In 1973, aged 38, he became the youngest director of the Victoria and Albert Museum (V&A), London. In his tenure, until 1987, he presided over its The Destruction of the Country House (1974, with Marcus Binney and John Harris), Change and Decay: the future of our churches (1977), and The Garden: a Celebration of a Thousand Years of British Gardening (1979), all of which have been credited with boosting their conservationist agendas. In 1980, "he was awarded the prestigious Shakespeare Prize by the FVS Foundation of Hamburg in recognition of his contribution to the arts in the UK."[6] He was awarded The Royal Photographic Society's President's Medal and Honorary Fellowship (HonFRPS) in recognition of a sustained, significant contribution to the art of photography in 2003.[7]

Television[edit]

In 2008 Strong hosted a six-part TV reality series The Diets That Time Forgot. He acted as the Director of the fictitious Institute of Physical Culture, where nine volunteers spent 24 days testing three weight loss diets and fitness regimes that were popular in the late Victorian (William Banting) and Edwardian periods (Horace Fletcher) and the 'roaring' Twenties (Dr Lulu Hunt Peters). The weekly series was first aired on 18 March on Channel 4.

Writings[edit]

In 1999, he published The Spirit of Britain: A Narrative History of the Arts, a widely acclaimed 700-page study of British arts through two millennia. In 2005, he published Coronation: A History of Kingship and the British Monarchy.

Personal life[edit]

Marriage[edit]

Strong married Julia Trevelyan Oman in 1971.[8] The arts world was astonished when Strong abandoned the bachelor life and 'eloped' with Julia Trevelyan Oman, marrying her at Wilmcote church, near Stratford-upon-Avon, on 10 September 1971 with a special licence from the Archbishop of Canterbury. Julia Trevelyan Oman was 41 and her husband 35. They enjoyed a belated honeymoon in Tuscany.[9] She died in 2003 of pancreatic cancer.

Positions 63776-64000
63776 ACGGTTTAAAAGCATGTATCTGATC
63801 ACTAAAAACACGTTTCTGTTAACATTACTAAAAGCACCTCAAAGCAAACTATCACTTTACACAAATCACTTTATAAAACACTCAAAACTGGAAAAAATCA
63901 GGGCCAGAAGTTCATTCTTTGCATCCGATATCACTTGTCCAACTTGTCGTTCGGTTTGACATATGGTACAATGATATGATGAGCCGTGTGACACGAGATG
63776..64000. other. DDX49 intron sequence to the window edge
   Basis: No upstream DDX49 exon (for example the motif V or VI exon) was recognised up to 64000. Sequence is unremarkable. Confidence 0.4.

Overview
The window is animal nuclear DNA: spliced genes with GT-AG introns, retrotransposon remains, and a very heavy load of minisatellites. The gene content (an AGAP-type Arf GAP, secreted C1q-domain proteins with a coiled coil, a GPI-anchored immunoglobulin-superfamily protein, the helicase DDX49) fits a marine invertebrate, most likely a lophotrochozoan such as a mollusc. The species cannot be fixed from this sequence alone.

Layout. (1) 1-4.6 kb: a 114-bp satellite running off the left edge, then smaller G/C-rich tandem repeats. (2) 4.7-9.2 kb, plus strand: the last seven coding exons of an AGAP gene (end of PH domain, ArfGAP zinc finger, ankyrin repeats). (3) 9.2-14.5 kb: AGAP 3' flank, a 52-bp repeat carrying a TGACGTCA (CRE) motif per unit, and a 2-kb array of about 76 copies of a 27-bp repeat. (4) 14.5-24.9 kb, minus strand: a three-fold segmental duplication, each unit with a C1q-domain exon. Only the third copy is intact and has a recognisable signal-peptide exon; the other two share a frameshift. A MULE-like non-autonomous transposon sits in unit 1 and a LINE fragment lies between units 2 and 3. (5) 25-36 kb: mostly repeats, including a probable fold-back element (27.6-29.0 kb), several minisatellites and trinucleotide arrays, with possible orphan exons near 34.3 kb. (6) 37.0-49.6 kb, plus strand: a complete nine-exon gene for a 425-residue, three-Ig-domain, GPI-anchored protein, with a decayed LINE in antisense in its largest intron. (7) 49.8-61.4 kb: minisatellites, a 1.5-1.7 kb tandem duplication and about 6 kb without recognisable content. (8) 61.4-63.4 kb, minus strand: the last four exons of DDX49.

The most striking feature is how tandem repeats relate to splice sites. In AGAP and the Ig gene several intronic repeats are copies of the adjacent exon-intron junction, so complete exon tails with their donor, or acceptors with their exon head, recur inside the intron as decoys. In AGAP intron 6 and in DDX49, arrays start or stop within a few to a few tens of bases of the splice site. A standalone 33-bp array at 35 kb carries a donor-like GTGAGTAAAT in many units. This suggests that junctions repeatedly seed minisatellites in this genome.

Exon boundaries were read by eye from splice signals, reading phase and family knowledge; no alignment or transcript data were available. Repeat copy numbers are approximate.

Herefordshire[edit]

Sir Roy lives in the village of Much Birch, which lies 8 miles (13 km) south of Hereford on the A49 trunk road. Here, with his wife, he designed one of Britain's largest post-war formal gardens, the Laskett. In 1995 he and his wife commissioned the artist Jonathan Myles-Lea to paint a 'portrait' of the house and gardens and the painting the Laskett was completed the same year. Sir Roy now works full-time as a writer and broadcaster. He has lived in Herefordshire since 1973-74 and he and his wife conceived the Laskett garden in autumn 1974.

From 22 April 2010 the Laskett Gardens have been open to the public by appointment, for groups of over twenty.[10]

An offer by Strong to bequeath Laskett Gardens to the National Trust was rejected in 2014 after it was deemed that they fail to "reach the high rung of national and historic importance". Strong later announced plans to have the gardens "destroyed" on his death.[11]